As much as we hate to pile on WorldNetDaily writer Art Moore, he has been a fake-news machine on the issue of coronavirus. And another one of the articles in which he falsely claimed that an article promoting ivermectin had been published in a journal that rejected it has other bogus claims as well.
The main thrust of Moore's May 10 article was to tout an interview Fox News' Tucker Carlson did with Dr. Peter McCullough, an aggressive promoter of questionable treatments like hydroxychloroquine and ivermectin, in which he attacked COVID vaccines, claimed thousands of people have died from them, and insisted that immunity obtained from having coronavirus is better:
He insisted it's a "false narrative that you can get the infection twice."
After 17 years, people who had the first SARS virus are still immune, and that virus is about 80% the same as the current SARS virus. And of the 111 million people in the world believed to have had COVID-19, there have been only about 100 cases of claimed reinfection.
But in nearly every case of claimed reinfection, McCullough said, it's turned out to be a misintrepretation of a PCR test, which commonly delivers false positives.
All of the vaccines produce a viral spike protein that is pathogenic and can cause blood clotting and damage blood vessels, he explained.
Noting the risk the vaccines pose to COVID-recovered people, he said a clinical diagonosis of COVID-19 should be enough to confirm immunity.
"I hope some rational thinking comes down in America to say, Listen, proof of having COVID or proof of being a survivor recovered will be good enough," he said.
People say: "Oh, there are studies out of Denmark where there were some ambient antibodies here and people got COVID here. You must be able to get reinfected."
But those are "little red-herring cases."
"I said, Look at your nursing homes, is grandma going in the ICU over and over again? No. Does it seem like everybody gets it one time? Yes.There's a lack of common sense. we just have to use our clinical common sense. The immunity is robust, complete and durable. Let's move in."
WND has already had to walk back the bogus claim that PCR tests are prone to false positives. Meanwhile, a fact-checker has pointed out how misleading McCullough's claims are (as well as other claims he had that Moore didn't note):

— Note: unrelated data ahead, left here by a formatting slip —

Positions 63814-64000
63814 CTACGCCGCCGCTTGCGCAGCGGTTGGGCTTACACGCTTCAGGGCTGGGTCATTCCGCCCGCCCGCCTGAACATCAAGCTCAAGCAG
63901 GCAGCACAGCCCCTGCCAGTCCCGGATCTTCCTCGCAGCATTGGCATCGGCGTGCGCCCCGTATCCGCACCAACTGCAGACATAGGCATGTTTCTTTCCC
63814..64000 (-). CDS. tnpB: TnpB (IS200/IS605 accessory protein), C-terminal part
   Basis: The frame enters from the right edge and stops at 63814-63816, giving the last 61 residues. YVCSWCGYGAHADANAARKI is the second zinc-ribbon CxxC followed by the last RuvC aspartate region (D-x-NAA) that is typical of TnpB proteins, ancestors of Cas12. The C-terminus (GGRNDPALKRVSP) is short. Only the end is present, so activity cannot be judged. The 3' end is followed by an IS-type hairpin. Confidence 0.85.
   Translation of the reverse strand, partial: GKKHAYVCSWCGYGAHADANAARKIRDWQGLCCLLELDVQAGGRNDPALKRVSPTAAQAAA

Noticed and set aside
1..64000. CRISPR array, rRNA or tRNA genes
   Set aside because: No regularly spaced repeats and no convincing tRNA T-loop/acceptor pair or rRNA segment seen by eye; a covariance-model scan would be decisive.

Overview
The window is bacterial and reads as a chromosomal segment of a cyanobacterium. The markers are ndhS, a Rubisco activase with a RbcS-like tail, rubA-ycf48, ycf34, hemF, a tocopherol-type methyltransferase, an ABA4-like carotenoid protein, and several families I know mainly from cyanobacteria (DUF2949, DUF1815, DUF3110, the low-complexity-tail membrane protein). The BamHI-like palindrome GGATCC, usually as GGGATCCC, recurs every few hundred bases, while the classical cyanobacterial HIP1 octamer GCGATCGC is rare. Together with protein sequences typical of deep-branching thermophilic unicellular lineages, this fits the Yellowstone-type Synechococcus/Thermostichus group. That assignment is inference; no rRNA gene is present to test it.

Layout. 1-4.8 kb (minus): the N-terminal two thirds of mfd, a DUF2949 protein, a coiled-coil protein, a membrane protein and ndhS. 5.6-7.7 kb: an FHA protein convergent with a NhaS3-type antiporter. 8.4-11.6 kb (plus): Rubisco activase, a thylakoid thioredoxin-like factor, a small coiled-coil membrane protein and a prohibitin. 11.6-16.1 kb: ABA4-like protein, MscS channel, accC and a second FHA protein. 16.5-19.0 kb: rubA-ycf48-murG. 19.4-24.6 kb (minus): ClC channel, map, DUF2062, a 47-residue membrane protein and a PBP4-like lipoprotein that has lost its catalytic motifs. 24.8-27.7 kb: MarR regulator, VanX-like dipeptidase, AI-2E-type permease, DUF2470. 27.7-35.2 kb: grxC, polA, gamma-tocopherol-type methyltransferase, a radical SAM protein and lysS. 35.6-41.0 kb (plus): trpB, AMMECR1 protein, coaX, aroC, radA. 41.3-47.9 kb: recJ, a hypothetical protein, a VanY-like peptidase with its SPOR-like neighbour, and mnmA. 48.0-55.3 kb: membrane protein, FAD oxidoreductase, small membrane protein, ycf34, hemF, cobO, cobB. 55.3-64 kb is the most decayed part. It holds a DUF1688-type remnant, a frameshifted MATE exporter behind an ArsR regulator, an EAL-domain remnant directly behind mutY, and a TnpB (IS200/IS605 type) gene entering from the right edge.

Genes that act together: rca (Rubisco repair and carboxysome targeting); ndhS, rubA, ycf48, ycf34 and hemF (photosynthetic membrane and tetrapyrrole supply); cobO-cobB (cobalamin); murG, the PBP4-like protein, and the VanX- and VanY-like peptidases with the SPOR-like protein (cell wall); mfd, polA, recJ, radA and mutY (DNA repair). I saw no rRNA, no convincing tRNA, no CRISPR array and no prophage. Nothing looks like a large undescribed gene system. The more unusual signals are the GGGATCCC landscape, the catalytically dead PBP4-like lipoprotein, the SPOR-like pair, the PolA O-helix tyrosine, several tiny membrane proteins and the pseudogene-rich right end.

But what McCullough didn’t tell viewers is that acquiring immunity through infection comes with the risks associated with the illness. The relatively low mortality rate of COVID-19 is commonly cited as a reason not to worry about catching the virus. But this focus on mortality rate alone doesn’t account for the fact that the virus is highly contagious, and can therefore still cause many deaths when it spreads widely. To date, more than 590,000 people in the U.S. have died from COVID-19, while COVID-19 deaths worldwide have exceeded 3.6 million.
Furthermore, COVID-19 can lead to other outcomes besides complete recovery and death. For example, a proportion of COVID-19 survivors have persistent health problems even after recovering from the infection. Some of these problems include difficulty breathing, cognitive deficits, joint and muscle pain. This condition is termed long COVID.
As explained above, natural infection does produce protective immunity in most cases, but reinfection can and does happen. This suggests that not all survivors develop protective immunity from infection alone. It’s unclear how many COVID-19 survivors experience reinfection, as there isn’t enough data to make conclusions, although reinfection is thought to be uncommon.
Vaccination can help enhance COVID-19 survivors’ protective immunity. Firstly, vaccine boosters designed to target variants can further improve the immune system’s ability to respond to an infection by a variant, as Cassandra Berry, a professor of immunology at Murdoch University, explained in this article published by The Conversation.
Secondly, reinfection is difficult to predict, but individual variability in immunity can arise due to factors such as genetic susceptibility, age, and the amount of virus a person was exposed to (also known as infectious dose). Since vaccines are designed to produce optimal immunity, as Berry explained, vaccination can help to bridge the immunity gap in a survivor that didn’t generate protective immunity from infection alone.
Overall, McCullough’s claim that vaccine-induced spike protein poses a danger to people isn’t substantiated by evidence. In fact, the available evidence contradicts his claim.
Don't look for Moore to correct his article -- it has already served its purpose of instilling fear into WND readers.And it's clear that for Moore, pushing the right-wing talking point du jour is more important than basic fact-checking.